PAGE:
Archive for June 28th, 2018

June 28, 2018

Feeling it…..

by Rod Smith

For as much as I have traveled and for as much as my sons have traveled I am feeling anxious today. I am very anxious.

Nate, my youngest son (16) is setting off tomorrow for his first solo flight.

He’s headed to my niece and her husband and their family in Terrigal, Australia.

To eliminate possible complications I booked his journey to include only one plane change on both his outward and return journey and that change will be in Houston, Texas. I’ve photocopied his passport, checked and re-checked his Electronic Travel Authority, done his laundry, and I am in the process of packing his bags.

Every possible and reasonable travel snafu, like extended delays, cancelled flights, lost baggage, and inquisitions at borders, has visited my swirling head and it usually happens around three in the morning.

I will breathe a sigh of relief (as I know his brother will, too) when we hear he’s landed and safe in the home of beloved family.

So, the next time you read my work and I am getting on some parent’s case about anxiety or over-functioning for his or her children, feel free to drop me a reminder about what it was like for me to send Nate off to Australia – and I will back off.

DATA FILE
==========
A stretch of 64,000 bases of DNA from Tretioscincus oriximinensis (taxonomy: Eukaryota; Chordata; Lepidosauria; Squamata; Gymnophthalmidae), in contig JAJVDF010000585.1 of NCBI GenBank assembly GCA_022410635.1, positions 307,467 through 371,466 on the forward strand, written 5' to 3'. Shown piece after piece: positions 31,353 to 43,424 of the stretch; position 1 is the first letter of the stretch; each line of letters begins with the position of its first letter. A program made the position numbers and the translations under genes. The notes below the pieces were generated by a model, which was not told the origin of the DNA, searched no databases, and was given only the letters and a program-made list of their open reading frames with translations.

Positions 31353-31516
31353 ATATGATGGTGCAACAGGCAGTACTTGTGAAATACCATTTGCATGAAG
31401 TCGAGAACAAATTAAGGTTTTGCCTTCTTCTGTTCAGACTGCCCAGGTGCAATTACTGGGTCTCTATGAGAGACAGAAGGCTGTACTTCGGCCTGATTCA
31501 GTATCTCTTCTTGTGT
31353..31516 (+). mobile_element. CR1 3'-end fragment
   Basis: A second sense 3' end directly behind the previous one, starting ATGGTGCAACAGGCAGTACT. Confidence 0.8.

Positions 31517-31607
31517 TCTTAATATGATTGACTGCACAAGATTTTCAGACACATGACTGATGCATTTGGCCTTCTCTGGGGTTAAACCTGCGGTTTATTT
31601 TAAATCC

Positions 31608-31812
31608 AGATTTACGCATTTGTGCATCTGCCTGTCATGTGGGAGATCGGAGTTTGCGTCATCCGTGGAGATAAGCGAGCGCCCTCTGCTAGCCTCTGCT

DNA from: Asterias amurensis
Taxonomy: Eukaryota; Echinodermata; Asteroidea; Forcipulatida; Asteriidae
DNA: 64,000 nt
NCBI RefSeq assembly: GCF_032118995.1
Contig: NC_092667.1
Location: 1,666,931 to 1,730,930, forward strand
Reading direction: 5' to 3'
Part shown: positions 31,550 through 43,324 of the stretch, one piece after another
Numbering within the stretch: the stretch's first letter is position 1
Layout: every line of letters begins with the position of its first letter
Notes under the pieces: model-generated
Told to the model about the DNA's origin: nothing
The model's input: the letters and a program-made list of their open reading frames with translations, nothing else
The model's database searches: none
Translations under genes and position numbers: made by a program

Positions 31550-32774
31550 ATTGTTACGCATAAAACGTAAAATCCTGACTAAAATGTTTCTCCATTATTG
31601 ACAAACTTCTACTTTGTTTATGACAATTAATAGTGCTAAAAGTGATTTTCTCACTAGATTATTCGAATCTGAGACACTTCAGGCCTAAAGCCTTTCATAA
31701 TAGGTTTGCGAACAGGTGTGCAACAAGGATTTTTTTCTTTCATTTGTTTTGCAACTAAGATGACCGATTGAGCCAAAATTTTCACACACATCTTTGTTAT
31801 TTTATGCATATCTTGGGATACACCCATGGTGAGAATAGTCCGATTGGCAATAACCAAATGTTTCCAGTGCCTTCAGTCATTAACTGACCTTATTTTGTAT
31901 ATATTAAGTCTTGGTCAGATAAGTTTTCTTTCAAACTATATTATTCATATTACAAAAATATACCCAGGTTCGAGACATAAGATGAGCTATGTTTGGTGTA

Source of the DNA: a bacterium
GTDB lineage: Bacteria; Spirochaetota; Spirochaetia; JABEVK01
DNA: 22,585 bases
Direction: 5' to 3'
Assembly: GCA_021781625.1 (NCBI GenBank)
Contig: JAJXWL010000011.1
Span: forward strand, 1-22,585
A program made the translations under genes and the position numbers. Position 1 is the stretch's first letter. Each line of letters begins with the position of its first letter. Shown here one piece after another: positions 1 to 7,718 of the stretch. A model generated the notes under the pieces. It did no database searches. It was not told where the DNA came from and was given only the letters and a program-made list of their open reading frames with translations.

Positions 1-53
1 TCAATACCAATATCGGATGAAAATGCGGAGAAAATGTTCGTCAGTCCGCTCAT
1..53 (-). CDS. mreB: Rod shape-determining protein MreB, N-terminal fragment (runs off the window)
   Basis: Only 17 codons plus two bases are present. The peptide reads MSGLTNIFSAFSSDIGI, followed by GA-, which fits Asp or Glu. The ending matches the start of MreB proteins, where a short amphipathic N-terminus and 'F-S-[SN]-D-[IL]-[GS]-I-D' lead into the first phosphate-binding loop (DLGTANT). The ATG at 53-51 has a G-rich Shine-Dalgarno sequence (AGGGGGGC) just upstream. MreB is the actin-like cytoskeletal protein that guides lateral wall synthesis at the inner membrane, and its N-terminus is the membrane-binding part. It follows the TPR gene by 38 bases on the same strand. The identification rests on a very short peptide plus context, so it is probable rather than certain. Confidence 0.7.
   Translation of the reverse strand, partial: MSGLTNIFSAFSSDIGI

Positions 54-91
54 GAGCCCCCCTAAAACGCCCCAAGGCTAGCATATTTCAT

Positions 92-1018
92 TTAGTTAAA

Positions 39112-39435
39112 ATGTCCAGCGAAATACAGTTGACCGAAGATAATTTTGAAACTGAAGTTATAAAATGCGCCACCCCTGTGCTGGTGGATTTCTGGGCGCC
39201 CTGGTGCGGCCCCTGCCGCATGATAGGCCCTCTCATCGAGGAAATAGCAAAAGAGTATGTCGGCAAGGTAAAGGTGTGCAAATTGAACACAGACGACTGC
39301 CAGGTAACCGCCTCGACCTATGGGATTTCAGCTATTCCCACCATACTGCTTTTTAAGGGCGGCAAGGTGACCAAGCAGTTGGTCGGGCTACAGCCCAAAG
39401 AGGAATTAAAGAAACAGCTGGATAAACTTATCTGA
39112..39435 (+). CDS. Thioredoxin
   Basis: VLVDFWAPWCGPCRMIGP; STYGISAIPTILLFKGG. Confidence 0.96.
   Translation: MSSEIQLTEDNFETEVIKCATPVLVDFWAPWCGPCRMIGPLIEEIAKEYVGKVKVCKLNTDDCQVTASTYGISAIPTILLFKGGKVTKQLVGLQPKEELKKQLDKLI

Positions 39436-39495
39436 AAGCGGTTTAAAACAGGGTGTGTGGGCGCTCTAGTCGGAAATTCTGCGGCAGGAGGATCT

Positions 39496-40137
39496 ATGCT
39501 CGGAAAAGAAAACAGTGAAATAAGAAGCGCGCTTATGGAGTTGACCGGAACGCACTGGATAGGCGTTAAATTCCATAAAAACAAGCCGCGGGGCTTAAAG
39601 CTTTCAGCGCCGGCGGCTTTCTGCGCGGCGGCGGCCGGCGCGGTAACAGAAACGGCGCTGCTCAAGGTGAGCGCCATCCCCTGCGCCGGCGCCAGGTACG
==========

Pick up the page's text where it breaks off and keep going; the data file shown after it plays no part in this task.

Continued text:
June 28, 2018


by Rod Smith

When you’re annoyed and if you’re anything like me:

·      You probably can’t access the most thinking, helpful, objective, capacities of your brain in that very moment. I can’t, usually. That’s fine. Being annoyed occasionally comes with the human package. If you can just take a moment to tell yourself that it is in these moments that we are most positioned and most vulnerable to say the “wrong” thing, to express unnecessary cynicism, spread negativity, and to hurt people we need and people we love. Such results are not usually helpful. Hold onto yourself. This too shall pass. I try to do this. Occasionally I’m successful.

·      When you look back (hours, days, weeks later) on what it was that was the source of your annoyance  (if you recall it at all), know that you are quite healthy if it causes you somewhat of a chuckle. I experience this sometimes. Distance and time and objectivity are remarkable tools for growth and healing. If we are honest enough to allow it.

I try to learn from the things that annoy me. I try to see them as mirrors into what’s happening in the deepest recesses of my soul. Occasionally I have found some elements of growth and maturity. What gets my goat, I’ve painfully discovered, is NEVER about someone else, it’s always MY goat.

Sometimes I find I am as immature as ever.

Sometimes, on reflection, I can tell there’s actually been some growth.